As you can see, the day was a mixed bag of emotions with both highs and lows. Someday, when our little boy is legally ours in the eyes of the Bulgarian government and we have passed court, I will share with you more from this day, including video of the great balloon caper. I also want to share more of our trip to Bulgaria with you in my next post. And, I promise that it won't take me another month to write it!


  1. Always thinking of you both and Yuli! It was a blessing having you with us!

  2. I loved reading this post, as hard as it was for you to write. I'm so glad that Rob and him were able to form a bond! We are praying for your family!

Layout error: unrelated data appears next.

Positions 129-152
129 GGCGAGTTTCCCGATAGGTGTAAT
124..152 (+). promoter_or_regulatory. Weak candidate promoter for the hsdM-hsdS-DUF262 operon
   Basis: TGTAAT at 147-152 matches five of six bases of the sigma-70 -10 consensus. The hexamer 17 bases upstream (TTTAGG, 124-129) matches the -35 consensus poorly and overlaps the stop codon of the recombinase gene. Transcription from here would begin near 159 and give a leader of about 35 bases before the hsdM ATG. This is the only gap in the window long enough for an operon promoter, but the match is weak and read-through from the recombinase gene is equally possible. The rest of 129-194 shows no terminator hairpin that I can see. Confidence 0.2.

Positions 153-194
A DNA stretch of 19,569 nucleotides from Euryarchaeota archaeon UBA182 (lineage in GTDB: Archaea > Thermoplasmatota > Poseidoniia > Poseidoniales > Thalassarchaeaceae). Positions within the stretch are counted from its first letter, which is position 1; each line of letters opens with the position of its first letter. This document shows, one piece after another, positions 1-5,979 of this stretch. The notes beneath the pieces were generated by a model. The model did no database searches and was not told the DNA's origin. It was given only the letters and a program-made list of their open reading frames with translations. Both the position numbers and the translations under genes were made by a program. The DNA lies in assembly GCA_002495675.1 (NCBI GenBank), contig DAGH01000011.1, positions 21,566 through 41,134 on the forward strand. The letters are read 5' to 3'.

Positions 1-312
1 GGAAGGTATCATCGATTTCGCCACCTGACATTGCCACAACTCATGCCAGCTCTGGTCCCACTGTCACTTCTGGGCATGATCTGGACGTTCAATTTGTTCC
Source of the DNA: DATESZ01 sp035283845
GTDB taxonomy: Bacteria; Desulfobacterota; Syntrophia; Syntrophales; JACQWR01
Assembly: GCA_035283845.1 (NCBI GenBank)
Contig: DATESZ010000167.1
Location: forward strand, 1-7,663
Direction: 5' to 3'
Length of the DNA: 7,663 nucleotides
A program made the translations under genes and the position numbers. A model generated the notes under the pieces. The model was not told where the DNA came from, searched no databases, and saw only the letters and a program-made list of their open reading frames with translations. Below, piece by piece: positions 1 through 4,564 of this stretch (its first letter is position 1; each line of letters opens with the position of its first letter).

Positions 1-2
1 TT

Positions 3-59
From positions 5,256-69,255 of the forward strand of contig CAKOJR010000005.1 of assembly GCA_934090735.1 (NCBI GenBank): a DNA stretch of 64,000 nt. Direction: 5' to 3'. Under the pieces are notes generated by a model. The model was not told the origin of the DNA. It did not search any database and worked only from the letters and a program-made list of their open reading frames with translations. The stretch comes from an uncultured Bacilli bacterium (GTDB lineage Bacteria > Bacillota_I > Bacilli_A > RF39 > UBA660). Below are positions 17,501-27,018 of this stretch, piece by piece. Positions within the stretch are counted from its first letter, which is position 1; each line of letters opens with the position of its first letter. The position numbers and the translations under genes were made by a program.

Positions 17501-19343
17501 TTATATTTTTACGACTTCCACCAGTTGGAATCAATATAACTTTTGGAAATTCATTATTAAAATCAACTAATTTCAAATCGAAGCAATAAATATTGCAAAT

3. I am sooooooo glad the balloons were a hit!! What an inexpensive toy that takes up almost no space in your suitcase!!! LOL!! I understand the emotional drain... I remember that week as if it was yesterday... I knew nothing of prosthetics, and these women who loved my daughter didn't even think to show me how to put her legs on... and I actually felt embarrassed that I had to ask my daughter!

    Do you follow Valerie Rabien's blog? She adopted a little girl (Lily) from BG not too long ago... she still had a hole in her palate... you may get good advice and ideas for your little guy. Also, Terry Mandeville has a son that had cleft palate and is very open about it... she will give you lots of good info and support. Just a couple of thoughts!

  4. Loved reading your blog of Bulgarian adventures. My daughter, CeAnne and her husband Paul, talk with joy of their time spent with you and how it helped them cope and understand some of the emotional turmoil they were feeling. Hope you have your son home soon to enjoy his forever home with you. God Bless